'People have to choose between heating and eating': Rising hydro costs hit Ontarians
Summer is over and many Canadians are bracing themselves for big hydro bills. But in Ontario, where electricity rates are among the highest in North America, some people are finding their skyrocketing energy costs have forced them into what's been called "'energy poverty."
Dorothy Wynne has been struggling first-hand to pay her family's hydro bill. She and her husband are both in their 80s and live in a small two-bedroom bungalow in Moosoonee, Ont. They're surviving on CPP, Old Age Security and his company pension — and it's not enough.
Their home has no basement; and for heating, there's no furnace. They use baseboard heaters and a wood stove for heat.
Wynne tells The Current's summer host Robyn Bresnahan that paying the hydro bill is difficult.
"We have to do without. Besides the high cost of living and all that, making ends meet is hard."
Wynne says they have had to cut down on entertainment and groceries — reducing fruits and vegetables and therefore not eating as well as they use to.
To conserve energy, Wynne tells Bresnahan they unplug everything they can and use the BBQ for cooking. The only reason their lights are still on is because their adult son pays them rent.
Wynne has spent $2,800 on her hydro bill from January to August in 2016. She estimates this year she'll spend about $4,300 all told — this includes the original $6,000 land tax and water bills.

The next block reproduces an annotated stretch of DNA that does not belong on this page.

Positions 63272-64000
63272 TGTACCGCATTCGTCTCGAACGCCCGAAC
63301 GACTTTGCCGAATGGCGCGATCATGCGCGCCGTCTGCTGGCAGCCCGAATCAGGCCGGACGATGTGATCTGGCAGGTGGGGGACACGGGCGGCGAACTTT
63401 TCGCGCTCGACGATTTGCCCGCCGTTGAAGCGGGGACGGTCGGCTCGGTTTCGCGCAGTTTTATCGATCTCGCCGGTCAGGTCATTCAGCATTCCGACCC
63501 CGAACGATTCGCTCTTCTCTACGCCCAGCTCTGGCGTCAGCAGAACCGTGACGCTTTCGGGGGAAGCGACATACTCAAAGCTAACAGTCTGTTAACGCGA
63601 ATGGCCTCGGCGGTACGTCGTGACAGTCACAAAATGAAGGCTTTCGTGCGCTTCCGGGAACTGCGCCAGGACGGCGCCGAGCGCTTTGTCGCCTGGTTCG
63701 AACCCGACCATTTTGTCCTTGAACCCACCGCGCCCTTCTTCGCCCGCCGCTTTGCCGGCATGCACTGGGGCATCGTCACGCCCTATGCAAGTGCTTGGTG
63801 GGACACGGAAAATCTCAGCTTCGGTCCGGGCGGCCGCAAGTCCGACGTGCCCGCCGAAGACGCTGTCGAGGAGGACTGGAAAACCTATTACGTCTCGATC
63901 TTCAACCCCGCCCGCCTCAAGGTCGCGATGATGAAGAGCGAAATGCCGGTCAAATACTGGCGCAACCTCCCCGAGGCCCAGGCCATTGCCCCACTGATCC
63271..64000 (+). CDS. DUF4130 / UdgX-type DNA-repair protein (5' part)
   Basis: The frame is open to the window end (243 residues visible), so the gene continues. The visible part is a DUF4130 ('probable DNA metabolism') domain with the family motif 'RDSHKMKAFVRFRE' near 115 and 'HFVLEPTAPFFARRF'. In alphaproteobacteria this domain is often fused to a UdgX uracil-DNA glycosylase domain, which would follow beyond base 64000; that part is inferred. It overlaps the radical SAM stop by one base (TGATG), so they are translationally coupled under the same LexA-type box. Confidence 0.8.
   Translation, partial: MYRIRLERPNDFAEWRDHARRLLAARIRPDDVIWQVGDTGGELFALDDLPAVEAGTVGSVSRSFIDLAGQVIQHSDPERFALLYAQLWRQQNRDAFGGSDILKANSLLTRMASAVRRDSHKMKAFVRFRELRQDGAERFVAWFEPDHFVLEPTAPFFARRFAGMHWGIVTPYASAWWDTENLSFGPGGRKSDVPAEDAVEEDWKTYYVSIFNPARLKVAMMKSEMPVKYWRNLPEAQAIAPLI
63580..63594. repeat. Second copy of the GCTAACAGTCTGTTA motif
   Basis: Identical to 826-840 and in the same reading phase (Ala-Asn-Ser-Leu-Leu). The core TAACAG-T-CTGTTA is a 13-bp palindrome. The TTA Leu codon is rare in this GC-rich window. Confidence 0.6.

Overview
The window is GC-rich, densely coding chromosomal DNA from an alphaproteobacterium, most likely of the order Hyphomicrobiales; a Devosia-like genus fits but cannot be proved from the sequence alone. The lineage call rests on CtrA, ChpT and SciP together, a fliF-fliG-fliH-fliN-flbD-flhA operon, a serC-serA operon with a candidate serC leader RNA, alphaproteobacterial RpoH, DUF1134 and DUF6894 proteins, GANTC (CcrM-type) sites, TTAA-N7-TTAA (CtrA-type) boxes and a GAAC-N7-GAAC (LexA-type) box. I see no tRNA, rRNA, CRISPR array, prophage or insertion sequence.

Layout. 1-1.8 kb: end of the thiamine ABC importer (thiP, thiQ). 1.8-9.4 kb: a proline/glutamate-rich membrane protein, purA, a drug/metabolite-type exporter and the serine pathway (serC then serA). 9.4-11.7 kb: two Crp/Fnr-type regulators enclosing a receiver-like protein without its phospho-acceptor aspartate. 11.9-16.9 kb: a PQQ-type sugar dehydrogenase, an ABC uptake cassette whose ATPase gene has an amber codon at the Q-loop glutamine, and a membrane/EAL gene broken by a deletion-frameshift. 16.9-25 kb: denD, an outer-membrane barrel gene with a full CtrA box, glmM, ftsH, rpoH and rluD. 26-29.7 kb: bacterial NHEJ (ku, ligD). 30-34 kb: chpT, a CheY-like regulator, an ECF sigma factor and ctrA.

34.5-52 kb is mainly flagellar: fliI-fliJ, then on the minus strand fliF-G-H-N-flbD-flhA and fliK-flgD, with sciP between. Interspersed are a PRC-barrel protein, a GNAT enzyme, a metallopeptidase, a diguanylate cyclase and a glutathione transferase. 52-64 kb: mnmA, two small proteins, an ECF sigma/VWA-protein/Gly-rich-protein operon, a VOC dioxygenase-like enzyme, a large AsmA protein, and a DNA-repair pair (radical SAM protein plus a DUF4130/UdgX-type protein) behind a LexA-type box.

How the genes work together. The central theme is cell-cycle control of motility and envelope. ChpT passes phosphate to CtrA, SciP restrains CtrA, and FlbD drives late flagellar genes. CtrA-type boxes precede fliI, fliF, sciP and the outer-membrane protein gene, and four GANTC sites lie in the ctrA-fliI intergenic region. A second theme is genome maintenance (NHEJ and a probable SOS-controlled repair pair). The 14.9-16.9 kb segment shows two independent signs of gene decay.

"I get upset when I have to pay my bills and count out my pennies."
The Toronto Star's Rob Benzie says Wynne's story is not uncommon.
"Seldom a week goes by at Queen's Park, at the Ontario legislature, where an MPP in an opposition party is bringing up the concern that people have to choose between heating and eating."
According to a report published in August, charities in the Bruce Grey region of Ontario spent more than $1 million dollars last year on low income energy assistance.
Francesca Dobbyn, United Way's executive director in Bruce Grey, says Wynne's story absolutely fits the definition of "energy poverty" and tells Bresnahan that people are making these massive lifestyle adjustments and not seeing the results.
"People are angry, they're frustrated and they don't know what to do," says Dobbyn. "They're being told it's their fault … you left a light on."
Dobbyn has encountered people who have had to walk away from their houses because "the hydro bill is bigger than the mortgage." She says the largest hydro bill the United Way has worked on was $22,000.
In 2015, Hydro One cut off electricity in 60,000 households in its catchment area. Ontario Energy Minister Glenn Thibeault is hesitant to call this situation a crisis but Dobbyn begs to differ.
"It's totally a crisis. If we had 30 people in our community with the measles it would be a health crisis. We had, you know, 3,000, people sick from E.coli in Walkerton all those years ago … that was a crisis. We had 60,000 people disconnected from their hydro and that's not a crisis?"
Listen to the full conversation at the top of this web post.
This segment was produced by The Current's John Chipman, Shannon Higgins and Sarah Grant.
The Current requested comment from the Ontario Energy Board. It sent a prepared statement which reads in part:
"We help control costs for all customers by limiting rate increases by Ontario Power Generation, Hydro One and local electricity distributors through...a rate review system...We encourage all consumers to get involved...We also make funding available to ensure that cost is not a barrier to participating in our proceedings."